Malcolm Gladwell’s Blink: The Power of Thinking Without Trying, attempts to do a very difficult task. Gladwell wants to show when it is most efficacious to make snap decisions without gathering very much knowledge and information, and when it is best to make very deliberate decisions.
Of course, many times we don’t have a choice. We must make quick decisions without complete information, and under extreme stress. Gladwell gives numerous examples of how snap decisions can often be the best decisions we can make. He also gives a wealth of examples on how they can lead to our doom.
But equally, gathering too much information can foul up decision making. Gladwell gives examples of such occurrences, and also positive examples of fully informed decisions.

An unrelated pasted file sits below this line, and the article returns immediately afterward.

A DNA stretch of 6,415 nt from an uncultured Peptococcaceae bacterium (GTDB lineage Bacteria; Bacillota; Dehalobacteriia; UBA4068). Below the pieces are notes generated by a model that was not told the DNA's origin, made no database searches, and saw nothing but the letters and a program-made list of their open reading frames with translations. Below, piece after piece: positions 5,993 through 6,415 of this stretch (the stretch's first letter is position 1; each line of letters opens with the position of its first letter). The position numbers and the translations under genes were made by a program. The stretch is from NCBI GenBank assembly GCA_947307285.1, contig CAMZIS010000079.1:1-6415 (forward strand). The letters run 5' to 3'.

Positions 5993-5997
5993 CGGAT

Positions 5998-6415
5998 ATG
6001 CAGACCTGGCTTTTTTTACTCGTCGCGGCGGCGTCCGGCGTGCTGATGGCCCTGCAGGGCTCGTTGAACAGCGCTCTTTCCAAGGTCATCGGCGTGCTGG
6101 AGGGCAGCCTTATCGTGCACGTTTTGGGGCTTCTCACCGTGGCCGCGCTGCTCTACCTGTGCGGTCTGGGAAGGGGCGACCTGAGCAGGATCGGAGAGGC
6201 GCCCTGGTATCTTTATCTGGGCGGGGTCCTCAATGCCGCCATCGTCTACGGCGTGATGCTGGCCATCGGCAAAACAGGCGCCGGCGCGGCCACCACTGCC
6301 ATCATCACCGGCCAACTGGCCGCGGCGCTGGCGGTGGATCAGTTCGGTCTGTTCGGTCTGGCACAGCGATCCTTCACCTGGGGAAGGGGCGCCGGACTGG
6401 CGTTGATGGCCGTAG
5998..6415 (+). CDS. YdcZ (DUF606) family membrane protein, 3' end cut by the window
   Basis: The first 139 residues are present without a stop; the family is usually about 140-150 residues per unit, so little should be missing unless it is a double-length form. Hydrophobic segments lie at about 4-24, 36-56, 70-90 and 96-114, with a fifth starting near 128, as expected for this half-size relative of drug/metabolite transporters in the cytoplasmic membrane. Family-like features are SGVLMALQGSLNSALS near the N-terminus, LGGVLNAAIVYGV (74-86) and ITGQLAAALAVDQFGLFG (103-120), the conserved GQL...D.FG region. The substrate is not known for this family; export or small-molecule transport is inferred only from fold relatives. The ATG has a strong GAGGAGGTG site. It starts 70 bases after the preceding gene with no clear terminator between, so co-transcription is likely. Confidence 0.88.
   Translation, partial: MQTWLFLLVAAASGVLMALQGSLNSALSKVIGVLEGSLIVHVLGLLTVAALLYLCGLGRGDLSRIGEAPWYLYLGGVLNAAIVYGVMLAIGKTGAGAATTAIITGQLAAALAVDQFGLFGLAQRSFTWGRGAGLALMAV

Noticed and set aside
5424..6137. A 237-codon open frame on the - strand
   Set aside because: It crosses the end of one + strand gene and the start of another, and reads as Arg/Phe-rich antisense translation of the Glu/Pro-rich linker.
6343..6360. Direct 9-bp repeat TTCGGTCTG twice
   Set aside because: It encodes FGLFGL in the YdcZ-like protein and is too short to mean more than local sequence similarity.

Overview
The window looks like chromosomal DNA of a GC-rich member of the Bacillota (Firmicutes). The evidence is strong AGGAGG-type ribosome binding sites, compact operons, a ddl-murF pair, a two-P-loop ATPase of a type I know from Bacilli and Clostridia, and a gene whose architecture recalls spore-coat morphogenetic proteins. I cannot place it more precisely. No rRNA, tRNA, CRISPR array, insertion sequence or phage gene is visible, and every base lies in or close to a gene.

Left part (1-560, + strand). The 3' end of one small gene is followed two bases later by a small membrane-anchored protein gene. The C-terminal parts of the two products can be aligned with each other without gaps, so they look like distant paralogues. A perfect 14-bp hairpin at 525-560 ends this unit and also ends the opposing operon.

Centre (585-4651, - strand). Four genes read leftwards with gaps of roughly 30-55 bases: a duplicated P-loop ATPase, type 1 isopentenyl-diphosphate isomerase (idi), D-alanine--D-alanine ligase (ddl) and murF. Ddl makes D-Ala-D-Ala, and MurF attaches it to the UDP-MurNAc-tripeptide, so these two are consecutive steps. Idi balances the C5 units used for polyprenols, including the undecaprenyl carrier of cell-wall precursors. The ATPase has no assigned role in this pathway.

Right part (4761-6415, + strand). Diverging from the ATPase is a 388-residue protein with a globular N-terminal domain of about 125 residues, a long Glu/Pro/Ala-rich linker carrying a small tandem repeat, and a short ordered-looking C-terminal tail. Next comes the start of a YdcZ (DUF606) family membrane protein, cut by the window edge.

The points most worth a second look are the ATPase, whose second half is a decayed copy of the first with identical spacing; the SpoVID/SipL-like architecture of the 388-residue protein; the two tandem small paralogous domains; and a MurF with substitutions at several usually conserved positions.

So, Gladwell walks the tight rope in Blink. He wants to prove a point: that very often, our first impressions about people, events, ideas, are the correct one. Gathering more information only fouls up that initial, correct assessment. Yet this can go wrong as well, and he gives a wealth examples of how we carry our prejudices with us during our quick, uninformed decisions.
This will leave a casual reader a bit confused about Gladwell’s point, because his point his subtle. Sometimes deliberation is in order; sometimes we must make decisions in the blink of any eye. A great deal depends upon context.